Just like High School there is normally a hierarchy among attendees at a networking event. There may be a few CEO’s or keynote speakers who are bombarded by young businessmen and women asking for connections, opportunities, and looking for their next big break. Your goal is to change the status quo. Think about what you can give to the networking community.
By giving FIRST, you will stand out from the crowd. As you meet people throughout the night, take notes on the interesting pieces of information you gather. In your follow up you’ll use this information to add value and show you were paying attention during your conversation.
For example, you’re talking to someone and realized they enjoy eating sushi and later in the conversation they mention that they are going on a business trip to San Francisco the following week. When you get home you can send a quick e-mail and provide a recommendation for one of the hottest new sushi places in San Fran.
The best part about being helpful is that it’s FREE. Do some research on the internet and provide valuable information that is directly related to something you spoke about at the networking event. This shows that the conversation was meaningful and that you have taken the first steps to building a solid foundation & relationship.
As you grow your network you’ll discover that you are not only expanding your own personal connections, but are now also able to assist in some unlikely scenarios. Because you’ve now become a networking ninja with a contact book bursting at the seams, you can become a connector for others that you’ve met.
Keep track of the people you’ve met by category. This way when you make a new friend you can cross-reference your network and see if you are able to help make introductions to other influencers for them.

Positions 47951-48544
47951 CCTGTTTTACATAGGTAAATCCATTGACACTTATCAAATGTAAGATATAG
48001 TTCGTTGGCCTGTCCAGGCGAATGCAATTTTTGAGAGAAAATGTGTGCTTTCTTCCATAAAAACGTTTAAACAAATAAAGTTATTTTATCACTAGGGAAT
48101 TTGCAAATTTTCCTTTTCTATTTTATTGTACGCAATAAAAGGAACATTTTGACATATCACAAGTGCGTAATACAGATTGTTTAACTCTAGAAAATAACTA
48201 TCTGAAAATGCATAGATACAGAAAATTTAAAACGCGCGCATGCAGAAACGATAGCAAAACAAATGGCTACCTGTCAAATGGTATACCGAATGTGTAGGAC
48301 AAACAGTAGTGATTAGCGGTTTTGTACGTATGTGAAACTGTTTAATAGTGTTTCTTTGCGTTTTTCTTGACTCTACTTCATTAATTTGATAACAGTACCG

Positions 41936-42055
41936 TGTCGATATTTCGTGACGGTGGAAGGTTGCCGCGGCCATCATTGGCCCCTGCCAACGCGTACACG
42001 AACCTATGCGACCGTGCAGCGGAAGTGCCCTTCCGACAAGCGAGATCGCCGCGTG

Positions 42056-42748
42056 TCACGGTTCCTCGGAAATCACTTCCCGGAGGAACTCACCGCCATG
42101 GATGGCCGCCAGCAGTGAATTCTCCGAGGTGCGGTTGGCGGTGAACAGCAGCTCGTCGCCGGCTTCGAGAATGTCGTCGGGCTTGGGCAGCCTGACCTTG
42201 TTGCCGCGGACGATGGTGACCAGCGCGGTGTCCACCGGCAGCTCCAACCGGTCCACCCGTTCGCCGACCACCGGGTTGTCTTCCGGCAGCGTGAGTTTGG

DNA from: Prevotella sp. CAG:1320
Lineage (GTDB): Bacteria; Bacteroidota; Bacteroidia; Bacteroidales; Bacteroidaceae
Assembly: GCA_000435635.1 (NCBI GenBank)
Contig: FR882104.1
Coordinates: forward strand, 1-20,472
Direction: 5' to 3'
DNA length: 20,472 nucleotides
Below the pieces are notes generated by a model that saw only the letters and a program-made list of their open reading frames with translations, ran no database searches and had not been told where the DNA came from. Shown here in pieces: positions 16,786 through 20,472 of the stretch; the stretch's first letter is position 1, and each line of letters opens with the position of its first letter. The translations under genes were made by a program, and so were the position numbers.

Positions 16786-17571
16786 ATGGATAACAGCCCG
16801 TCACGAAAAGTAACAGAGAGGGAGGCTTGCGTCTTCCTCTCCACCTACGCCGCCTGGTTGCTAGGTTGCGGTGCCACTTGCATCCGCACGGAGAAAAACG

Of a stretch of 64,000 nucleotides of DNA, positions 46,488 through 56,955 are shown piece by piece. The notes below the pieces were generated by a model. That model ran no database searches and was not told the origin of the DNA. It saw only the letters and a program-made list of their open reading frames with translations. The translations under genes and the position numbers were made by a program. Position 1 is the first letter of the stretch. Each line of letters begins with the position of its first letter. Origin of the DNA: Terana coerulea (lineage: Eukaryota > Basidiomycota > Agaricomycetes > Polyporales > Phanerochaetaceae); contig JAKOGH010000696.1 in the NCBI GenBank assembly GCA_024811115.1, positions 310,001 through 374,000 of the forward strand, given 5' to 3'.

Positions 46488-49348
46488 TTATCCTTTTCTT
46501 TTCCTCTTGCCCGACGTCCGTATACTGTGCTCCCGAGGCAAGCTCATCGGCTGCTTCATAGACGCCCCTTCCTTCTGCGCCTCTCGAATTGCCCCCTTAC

Not only are you helping others but you are able to rekindle contact with some you may not have spoken to in some time. They will be flattered you are making the connection and will feel responsible to ensuring a successful connection and therefore a successful project.
The most important aspect of follow up is actually following up! If you promised to send someone specific information – send it. If you promised an introduction – make it. It only takes a moment to send an email. One introduction can change your, or someone else’s, life forever. Become a master networker by helping others and it will pay you back in spades.
Networking is not something that only happens at networking events. It is a skill that is practiced and honed throughout the year. Networking events are the “big games” where you get to excel at your craft. If you are heading to an event with the goal of building rapport and growing relationships then even a stuffy networking event can be an amazing opportunity.
Life's Secret Sauce, founded by Brandon Slater & Samantha Field, teaches young motivated professionals the necessary social skills to master first impressions, build meaningful relationships, & create quality conversations with anyone. As public speakers in the Cruise industry, they have learned how to make instant connections and make small talk about everything from global issues to pistol shrimp.
Currently they live in Miami with their Shiba Inu, Azumi, and enjoy hiking in Alaska throughout the summer months. To learn how to use effective communication to unlock your dream lifestyle click here!